Support the Monkey! Tell All your Friends and Teachers
Table of Contents
LINES 1000-1189. ADAM AND EVE'S FIRST QUARREL
The only time that Milton uses the phrase "original sin" to describe the Fall is in the first lines after Adam has committed it. The sin is consummated with the first lustful copulation in Paradise. Adam and Eve behave like two people after a party, too drunk to care what they're doing.
When they've slept it off, they realize for the first time that they are naked. Despair settles on Adam as he reproaches Eve. How can he ever again talk with God and his angels in his shameful nakedness? He suggests that they find some way to cover themselves.
They use fig leaves from the Indian banyan tree. Now Adam and Eve look like the native Americans that Columbus found when he arrived in the New World.
Their sorry state causes them not only to weep but to feel anger, hate, mistrust, and suspicion for each other. They begin a miserable quarrel, full of the kind of reproaches which are perfectly true but of no help whatsoever in the present situation. If you hadn't eaten the fruit, Adam says to Eve, we'd still be happy. If you had commanded me not to leave you, Eve says, I wouldn't have done this. It's your fault.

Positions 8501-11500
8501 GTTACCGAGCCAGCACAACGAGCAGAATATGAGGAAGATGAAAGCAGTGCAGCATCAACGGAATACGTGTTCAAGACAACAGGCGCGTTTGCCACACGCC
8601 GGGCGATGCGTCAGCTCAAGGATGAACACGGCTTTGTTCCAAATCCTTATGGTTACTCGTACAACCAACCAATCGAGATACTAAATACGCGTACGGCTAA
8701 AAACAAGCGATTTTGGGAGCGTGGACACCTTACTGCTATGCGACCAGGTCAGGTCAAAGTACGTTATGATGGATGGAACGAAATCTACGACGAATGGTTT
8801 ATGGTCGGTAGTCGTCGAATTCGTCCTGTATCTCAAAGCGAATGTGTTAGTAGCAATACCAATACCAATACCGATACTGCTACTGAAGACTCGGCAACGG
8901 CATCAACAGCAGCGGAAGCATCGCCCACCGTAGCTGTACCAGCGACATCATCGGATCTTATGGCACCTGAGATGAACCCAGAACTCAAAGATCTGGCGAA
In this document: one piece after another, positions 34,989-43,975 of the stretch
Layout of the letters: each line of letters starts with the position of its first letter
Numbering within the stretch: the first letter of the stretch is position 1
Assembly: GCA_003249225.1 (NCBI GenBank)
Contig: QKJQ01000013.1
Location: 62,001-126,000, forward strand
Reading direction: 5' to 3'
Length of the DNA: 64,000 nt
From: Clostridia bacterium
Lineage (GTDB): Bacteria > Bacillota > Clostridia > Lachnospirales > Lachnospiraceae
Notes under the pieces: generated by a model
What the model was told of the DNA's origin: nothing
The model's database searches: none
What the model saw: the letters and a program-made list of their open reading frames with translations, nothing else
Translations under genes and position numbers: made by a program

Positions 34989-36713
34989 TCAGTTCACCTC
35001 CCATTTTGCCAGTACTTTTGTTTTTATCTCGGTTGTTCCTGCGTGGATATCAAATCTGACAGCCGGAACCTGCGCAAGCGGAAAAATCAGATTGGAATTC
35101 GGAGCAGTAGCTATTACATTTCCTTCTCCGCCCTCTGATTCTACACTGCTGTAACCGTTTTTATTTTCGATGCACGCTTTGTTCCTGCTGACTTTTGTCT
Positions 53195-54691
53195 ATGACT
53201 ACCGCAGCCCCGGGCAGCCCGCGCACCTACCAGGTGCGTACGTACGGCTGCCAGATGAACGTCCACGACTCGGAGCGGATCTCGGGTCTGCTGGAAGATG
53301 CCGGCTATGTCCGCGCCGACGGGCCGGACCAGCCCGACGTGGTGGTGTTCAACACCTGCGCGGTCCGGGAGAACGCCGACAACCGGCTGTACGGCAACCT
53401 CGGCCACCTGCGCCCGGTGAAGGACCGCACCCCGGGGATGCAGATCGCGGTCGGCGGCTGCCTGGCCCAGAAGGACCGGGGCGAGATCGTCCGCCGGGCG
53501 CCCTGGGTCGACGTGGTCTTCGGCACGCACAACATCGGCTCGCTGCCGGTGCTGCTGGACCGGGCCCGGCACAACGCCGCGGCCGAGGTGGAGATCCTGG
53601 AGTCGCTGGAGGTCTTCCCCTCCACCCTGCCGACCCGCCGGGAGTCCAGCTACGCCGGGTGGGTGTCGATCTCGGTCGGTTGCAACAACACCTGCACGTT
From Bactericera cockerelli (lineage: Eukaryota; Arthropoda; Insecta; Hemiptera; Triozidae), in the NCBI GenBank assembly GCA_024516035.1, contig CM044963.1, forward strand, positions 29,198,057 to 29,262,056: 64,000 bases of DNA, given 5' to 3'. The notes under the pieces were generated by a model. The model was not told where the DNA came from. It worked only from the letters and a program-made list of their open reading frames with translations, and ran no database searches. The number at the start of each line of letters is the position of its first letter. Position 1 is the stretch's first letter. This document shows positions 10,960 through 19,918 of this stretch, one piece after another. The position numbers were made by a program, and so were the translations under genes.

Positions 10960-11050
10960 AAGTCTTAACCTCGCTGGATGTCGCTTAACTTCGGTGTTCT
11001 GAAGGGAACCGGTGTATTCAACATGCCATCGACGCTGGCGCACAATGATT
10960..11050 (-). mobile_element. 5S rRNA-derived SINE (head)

Adam furiously replies that he won't take that responsibility-he couldn't force her against her free will. Perhaps I was a bit overconfident, but I'm sorry for it now, especially since you are accusing me of causing the whole mess. Any man who trusts a woman will not only get into trouble, he'll get blamed for it as well.
The quarrel goes on. It can't come to any conclusion because neither is willing to take responsibility. You will understand that from your own experience; nothing improves until one party is willing to give a little and then the other joins in. But it's deadlock until that point.